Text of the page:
Lots of good insights here. I’ve just recently gotten my own website for making online income. Also gotten a website for my fledgling voice over business. There’s a lot to learn when it comes to making passive income online, especially if you’re not financially savy, this is a very helpful blog in that regard, with all the useful tools and reference materials, it certainly removes a lot of guesswork.
There are a lot of article sites out there that share revenue, but my favorite (and it’s where I earn most of my article writing income) is InfoBarrel, which you’re very familiar with if you’ve been following my blog for awhile.  If you’re up for a very ambitious challenge, you can read about the one I wrote for earning $2,000+ per month with article writing.  The top InfoBarrel writers currently earn at least $2,000 per month.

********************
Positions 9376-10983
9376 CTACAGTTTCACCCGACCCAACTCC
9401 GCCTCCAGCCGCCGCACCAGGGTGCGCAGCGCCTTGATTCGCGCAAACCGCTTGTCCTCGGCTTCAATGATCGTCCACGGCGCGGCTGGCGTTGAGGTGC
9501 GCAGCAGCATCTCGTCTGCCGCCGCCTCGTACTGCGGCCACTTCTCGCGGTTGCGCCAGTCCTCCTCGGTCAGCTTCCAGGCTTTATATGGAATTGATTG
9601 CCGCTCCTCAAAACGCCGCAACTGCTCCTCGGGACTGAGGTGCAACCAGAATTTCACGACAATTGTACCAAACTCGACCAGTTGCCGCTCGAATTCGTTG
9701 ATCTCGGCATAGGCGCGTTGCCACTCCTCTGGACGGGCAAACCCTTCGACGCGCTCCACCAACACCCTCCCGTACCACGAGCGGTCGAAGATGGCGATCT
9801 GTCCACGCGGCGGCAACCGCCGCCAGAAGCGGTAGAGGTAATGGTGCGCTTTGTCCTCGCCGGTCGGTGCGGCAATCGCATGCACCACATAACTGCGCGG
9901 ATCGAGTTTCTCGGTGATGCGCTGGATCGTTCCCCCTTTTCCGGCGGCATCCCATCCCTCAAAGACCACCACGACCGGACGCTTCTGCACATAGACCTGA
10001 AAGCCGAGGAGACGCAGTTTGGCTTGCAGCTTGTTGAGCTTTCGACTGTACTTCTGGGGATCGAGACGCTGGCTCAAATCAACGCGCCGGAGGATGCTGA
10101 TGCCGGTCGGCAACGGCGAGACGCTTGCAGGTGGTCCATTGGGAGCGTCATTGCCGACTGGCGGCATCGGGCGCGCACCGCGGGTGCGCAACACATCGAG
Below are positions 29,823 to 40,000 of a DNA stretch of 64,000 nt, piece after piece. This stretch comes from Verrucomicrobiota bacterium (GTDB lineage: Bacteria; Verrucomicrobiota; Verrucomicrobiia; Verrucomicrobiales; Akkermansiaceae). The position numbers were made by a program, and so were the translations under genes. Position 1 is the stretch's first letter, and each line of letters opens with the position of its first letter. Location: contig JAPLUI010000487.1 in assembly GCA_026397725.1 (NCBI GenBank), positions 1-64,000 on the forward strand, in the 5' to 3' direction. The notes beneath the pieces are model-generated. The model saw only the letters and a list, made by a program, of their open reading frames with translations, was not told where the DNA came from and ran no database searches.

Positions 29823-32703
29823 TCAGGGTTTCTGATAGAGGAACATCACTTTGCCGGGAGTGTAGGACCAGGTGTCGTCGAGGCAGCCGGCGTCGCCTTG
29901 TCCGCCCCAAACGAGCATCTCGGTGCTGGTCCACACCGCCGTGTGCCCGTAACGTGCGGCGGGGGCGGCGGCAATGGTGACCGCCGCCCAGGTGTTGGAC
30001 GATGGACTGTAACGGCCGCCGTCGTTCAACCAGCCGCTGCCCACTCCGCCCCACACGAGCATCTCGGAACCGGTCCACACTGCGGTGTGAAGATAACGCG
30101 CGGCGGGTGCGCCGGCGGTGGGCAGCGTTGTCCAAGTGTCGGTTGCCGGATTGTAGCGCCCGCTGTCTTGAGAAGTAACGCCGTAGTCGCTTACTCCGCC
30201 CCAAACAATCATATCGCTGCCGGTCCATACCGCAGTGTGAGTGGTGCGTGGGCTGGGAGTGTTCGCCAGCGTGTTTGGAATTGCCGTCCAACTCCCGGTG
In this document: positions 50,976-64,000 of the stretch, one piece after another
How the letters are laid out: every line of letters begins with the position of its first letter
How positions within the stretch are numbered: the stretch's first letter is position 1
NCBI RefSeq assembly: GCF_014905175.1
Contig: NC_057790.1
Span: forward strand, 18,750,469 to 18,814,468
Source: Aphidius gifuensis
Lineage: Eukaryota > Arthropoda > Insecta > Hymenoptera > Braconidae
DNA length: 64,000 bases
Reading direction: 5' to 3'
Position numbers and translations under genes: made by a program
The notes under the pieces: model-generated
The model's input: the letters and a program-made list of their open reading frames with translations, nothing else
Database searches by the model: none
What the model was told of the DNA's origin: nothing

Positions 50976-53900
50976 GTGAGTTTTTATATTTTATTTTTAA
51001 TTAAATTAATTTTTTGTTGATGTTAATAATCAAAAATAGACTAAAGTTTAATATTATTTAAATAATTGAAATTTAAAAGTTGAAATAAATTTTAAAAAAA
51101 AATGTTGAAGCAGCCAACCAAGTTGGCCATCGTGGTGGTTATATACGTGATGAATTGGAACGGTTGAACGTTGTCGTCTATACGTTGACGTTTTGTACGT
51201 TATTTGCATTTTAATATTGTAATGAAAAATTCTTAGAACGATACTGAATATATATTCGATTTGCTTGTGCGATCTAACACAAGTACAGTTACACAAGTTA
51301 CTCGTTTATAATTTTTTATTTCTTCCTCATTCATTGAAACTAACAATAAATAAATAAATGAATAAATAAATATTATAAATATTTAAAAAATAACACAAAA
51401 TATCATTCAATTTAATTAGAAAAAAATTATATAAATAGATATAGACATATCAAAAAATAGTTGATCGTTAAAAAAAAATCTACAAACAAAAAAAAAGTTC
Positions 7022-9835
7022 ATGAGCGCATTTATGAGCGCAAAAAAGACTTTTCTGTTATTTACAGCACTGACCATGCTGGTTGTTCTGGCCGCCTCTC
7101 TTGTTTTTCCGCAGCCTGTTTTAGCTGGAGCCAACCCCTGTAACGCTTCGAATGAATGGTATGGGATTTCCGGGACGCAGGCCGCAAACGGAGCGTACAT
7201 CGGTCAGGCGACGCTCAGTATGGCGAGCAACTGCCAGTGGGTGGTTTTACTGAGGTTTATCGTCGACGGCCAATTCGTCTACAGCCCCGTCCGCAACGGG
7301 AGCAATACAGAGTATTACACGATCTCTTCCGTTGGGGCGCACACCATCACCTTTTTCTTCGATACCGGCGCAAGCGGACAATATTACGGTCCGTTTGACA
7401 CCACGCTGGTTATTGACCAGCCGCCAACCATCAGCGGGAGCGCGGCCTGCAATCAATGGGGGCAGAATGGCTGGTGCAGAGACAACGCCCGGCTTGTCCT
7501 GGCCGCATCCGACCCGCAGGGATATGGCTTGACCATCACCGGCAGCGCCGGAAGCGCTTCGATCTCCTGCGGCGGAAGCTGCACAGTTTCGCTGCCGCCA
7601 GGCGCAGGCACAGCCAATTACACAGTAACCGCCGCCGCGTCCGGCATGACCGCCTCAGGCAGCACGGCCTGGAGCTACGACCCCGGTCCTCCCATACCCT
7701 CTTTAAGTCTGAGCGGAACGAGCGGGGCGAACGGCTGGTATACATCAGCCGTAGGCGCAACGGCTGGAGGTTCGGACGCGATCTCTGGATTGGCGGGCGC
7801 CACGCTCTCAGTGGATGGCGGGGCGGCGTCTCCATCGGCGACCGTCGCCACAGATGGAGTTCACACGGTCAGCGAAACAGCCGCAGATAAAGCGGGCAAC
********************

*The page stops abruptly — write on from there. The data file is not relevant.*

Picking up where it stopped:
If approved, you could be eligible for a credit limit between $350 and $1,000. H&R Block Emerald Advance® line of credit and H&R Block Emerald Savings® offered through Axos Bank™, Member FDIC. H&R Block Emerald Prepaid Mastercard® issued by Axos Bank pursuant to a license by Mastercard International Incorporated. All products subject to ID verification. Line of credit subject to credit and underwriting approval. Fees apply. Products offered at participating offices. Promotional period 11/16/2017 – 12/29/2017. Emerald Financial Services, LLC is a registered agent of Axos Bank. Mastercard is a registered trademark, and the circles design is a trademark of Mastercard International Incorporated. Emerald Advance is a tax refund-related credit product and Emerald Card is a tax refund-related deposit product. ©2017 HRB Tax Group, Inc.